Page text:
Full Wave Bridge Rectifier
Published on Jan 11, 2019
A Full wave rectifier is a circuit arrangement which makes use of both half cycles of input alternating current (AC) and converts them to direct current (DC). In our tutorial on Half wave rectifiers, we have seen that a half wave rectifier makes use of only one-half cycle of the input alternating current. Thus a full wave rectifier is much more efficient (double+) than a half wave rectifier. This process of converting both half cycles of the input supply (alternating current) to direct current (DC) is termed full wave rectification.
Full wave rectifier can be constructed in 2 ways. The first method makes use of a centre tapped transformer and 2 diodes. This arrangement is known as Center Tapped Full Wave Rectifier.
The second method uses a normal transformer with 4 diodes arranged as a bridge. This arrangement is known as a Bridge Rectifier.
To construct a full wave bridge rectifier and show that that Alternating Current is rectified into a Direct Current.
The process of converting AC (which periodically reverses direction) current into DC (which flows only in one direction) current is known as Rectification.
The electrical device used to so is known as Rectifier.
Rectifiers have many uses, but are often found serving as components of DC power supplies and high-voltage direct current power transmission systems. Rectification may serve in roles other than to generate direct current for use as a source of power.
The simple process of rectification produces a type of DC characterized by pulsating voltages and currents (although still unidirectional). Depending upon the type of end-use, this type of DC current may then be further modified into the type of relatively constant voltage DC characteristically produced by such sources as batteries and solar cells.
A diode bridge is an arrangement of four (or more) diodes in a bridge circuit configuration that provides the same polarity of output for either polarity of input. When used in its most common application, for conversion of an alternating current (AC) input into a direct current (DC) output, it is known as a bridge rectifier. A bridge rectifier provides full-wave rectification from a two-wire AC input, resulting in lower cost and weight as compared to a rectifier with a 3-wire input from a transformer with a center-tapped secondary winding.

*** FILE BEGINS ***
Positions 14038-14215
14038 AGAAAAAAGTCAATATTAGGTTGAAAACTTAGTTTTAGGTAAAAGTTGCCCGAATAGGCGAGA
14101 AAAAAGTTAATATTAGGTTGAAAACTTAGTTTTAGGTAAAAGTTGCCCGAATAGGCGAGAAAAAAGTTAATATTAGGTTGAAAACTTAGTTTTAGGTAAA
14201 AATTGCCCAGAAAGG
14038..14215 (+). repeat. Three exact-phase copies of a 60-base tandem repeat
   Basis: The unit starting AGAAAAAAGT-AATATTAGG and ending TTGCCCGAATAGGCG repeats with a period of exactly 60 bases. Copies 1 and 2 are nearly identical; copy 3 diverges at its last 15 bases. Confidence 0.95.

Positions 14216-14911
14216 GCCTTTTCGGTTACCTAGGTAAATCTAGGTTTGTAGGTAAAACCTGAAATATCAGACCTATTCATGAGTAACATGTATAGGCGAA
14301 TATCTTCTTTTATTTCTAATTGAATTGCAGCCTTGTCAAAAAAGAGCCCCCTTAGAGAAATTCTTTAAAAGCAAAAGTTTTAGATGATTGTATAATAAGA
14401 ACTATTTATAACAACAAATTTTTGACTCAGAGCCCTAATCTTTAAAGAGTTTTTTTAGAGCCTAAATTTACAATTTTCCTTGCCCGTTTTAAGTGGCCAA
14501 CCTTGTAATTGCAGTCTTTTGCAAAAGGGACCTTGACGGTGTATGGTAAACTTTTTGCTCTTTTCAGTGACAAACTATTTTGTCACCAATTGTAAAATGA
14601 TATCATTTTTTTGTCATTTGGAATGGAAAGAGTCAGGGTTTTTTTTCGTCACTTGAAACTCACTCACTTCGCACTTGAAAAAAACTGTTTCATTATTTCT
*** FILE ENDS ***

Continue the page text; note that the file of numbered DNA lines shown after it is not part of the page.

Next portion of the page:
Initially when the A.C. is supplied to the transformer, it steps down the 220V main supply to 6 volts. It has a capability of delivering a current of 500mA. The 6 volts A.C. appearing across the secondary coil is the RMS value and the peak value is 8.4 volts. During the Ist half cycle of the A.C. input Diode D1 is forward biased and a current ‘I’ flows in the circuit in the direction ABCDEFGHIJKLM. During this time diodes D2 and D3 are reverse biased. So they do not conduct any electric current.
During the next half cycle the diode D2 is forward and D1 is reversed. Hence D2 conducts current in the direction MLKJCDEFGHIA and D1 does not conduct any current.
In subsequent half cycles of the A.C current the above processes are repeated. In both the half cycles it is clear that current flows through LED in only one direction.
Even though the voltage across LED is unidirectional it will still contain a few A.C components. This is filtered and made smooth using a capacitor, which filters 99% of the A.C current.
Capacitor nearly filters all A.C components from the supply. But there will be slight factor of A.C. current still left in the output but it is negligible. The output Direct Current and voltage light up the LED.
Because of their low cost compared to center tapped they are widely used in power supply circuit.
This can be used to detect the amplitude of modulated radio signal.
Bridge rectifiers can be used to supply polarized voltage in welding.
In daily life, rectifier find use in mobile chargers.
The rectification efficiency of full-wave rectifier is double of that of a half-wave rectifier.
The ripple voltage is low and of higher frequency in case of a full-wave rectifier so simple filtering circuit is required.
Higher output voltage higher output power and higher TUF in case of a full-wave rectifier.
In a full-wave rectifier, there is no problem due to DC saturation of the core because the DC currents in the two halves of the transformer secondary flow in opposite directions.
Full-wave rectifier needs more circuit elements and is costlier.
The output voltage of the full wave rectifier is not constant, it is always pulsating. But this cannot be used in real life applications. In other words, we desire a DC power supply with a constant output voltage. In order to achieve a smooth and constant voltage a filter with a capacitor or an inductor is used.
Physics – Textbook for class XII (NCERT)
Laboratory Manual of Physics